It’s a common myth that vaping isn’t harmful to your health. The truth is that vaping does affect your body negatively.
There are many misconceptions about how vaping is a better alternative to smoking. Dr Daniel Lim, one of the anchor doctors at Doctor Anywhere, clears the air — pun intended — on vaping in Singapore and how it affects our health.
What is vaping?
“You can think of vaping as smoking with an electronic cigarette,” says Dr Daniel. “The electronic cigarette, also known as the vape, has a cartridge that’s filled with flavoured liquids. This turns into vapour when it’s heated up and you inhale it, the same way you do with a normal cigarette.”
Depending on the type of vape someone is using, the liquid may contain various types of chemicals — this is where it may affect your body negatively.
Why is vaping bad for your health?
“The vapour, or aerosol, contains a high concentration of ultrafine particles that can have harmful effects on us,” explains Dr Daniel. “Some vapes may even produce a higher concentration of these particles, as compared to smoke from a normal tobacco cigarette.”
Common chemicals that are contained in vapes include propylene glycol, which can irritate the linings of your throat and airway; and formaldehyde, which has been linked to an increased risk of cancer and infertility.
Vaping can affect your health in many ways:
- Short-term side effects of vaping: “You may experience throat irritation and it could aggravate underlying conditions, such as asthma.”
- Long-term side effects of vaping: “As vaping may cause your blood vessels to become inflamed, it could reduce blood flow to your vital organs. This can eventually lead to an increased risk of heart conditions.”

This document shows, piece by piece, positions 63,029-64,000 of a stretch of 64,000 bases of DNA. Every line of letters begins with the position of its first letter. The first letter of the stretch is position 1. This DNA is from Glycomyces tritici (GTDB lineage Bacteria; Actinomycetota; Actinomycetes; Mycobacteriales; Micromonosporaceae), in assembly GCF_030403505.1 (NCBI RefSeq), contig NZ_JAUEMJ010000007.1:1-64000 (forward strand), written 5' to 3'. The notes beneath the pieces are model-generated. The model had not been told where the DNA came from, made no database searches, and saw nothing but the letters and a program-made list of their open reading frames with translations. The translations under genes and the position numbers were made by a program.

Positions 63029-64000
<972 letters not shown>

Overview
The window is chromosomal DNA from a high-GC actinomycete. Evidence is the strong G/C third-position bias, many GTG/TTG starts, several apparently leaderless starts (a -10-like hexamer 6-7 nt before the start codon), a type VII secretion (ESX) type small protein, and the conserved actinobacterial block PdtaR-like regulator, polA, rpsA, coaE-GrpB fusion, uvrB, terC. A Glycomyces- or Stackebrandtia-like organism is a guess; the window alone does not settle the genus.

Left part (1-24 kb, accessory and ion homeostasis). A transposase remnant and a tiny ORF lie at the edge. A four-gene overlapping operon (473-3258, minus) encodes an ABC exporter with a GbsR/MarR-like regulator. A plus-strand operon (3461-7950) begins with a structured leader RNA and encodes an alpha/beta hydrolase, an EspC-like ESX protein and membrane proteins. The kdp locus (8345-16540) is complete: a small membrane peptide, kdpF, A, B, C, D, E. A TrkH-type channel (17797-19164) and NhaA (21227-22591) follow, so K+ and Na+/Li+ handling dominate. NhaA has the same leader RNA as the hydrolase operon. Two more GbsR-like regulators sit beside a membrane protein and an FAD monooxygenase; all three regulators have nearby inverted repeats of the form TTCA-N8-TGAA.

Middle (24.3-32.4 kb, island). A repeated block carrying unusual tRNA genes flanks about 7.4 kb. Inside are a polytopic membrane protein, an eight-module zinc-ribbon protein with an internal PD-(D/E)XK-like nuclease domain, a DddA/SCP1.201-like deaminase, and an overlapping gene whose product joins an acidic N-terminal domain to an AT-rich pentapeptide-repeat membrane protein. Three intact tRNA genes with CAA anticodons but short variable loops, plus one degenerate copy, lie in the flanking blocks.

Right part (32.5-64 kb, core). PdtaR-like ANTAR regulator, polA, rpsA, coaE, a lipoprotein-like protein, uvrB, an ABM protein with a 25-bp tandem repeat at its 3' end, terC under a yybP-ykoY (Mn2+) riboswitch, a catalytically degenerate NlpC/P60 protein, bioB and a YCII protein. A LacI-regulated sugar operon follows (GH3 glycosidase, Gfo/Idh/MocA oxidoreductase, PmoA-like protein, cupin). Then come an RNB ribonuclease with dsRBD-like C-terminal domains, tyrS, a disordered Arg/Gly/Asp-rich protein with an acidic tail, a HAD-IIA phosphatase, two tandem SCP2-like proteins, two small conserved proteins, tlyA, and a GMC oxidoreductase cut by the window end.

Do we have to worry about second-hand smoke when it comes to vaping?
A common complaint about smokers is the smelly, thick tobacco smoke. In comparison, smoke from a vape smells sweeter — and we could mistakenly think that we do not have to worry about second-hand smoke from vapes.
“We should still be cautious about breathing in second-hand smoke from electronic cigarettes as it can still irritate you,” says Dr Daniel. “This is especially so for those who are more sensitive or who may have respiratory conditions like asthma.”
Is vaping better than smoking cigarettes and can it help me quit smoking?
“While vaping may be slightly less harmful to your health than smoking cigarettes, that doesn’t mean that it’s better,” emphasises Dr Daniel. “People may misunderstand the word ‘better’ and think that it’s a good alternative. However, you should stay away from vaping completely, as it does affect your body in negative ways.”
Along the same lines, Dr Daniel cautions against the belief that vaping can help you quit smoking. In fact, vaping in Singapore is illegal; you could be charged with a fine if you have an electronic cigarette.
“There is insufficient evidence that vaping can help you to quit smoking,” says Dr Daniel. “There has been a study that found that a large percentage of smokers who swapped to electronic cigarettes to quit, still ended up smoking and using the electronic cigarette a year later.”
Rather, for those who are trying to quit, there are more effective smoking cessation techniques that have been proven to work. These include going through guided smoking cessation programmes or consulting a health professional for a prescription for Nicotine Replacement Therapy.
If you’re looking to start your smoking cessation journey, getting support from a medical professional can help you to successfully quit smoking. Our doctors are able to assess your suitability for NRT and prescribe the treatment, over video-call. All you need to do is download the Doctor Anywhere app to get started.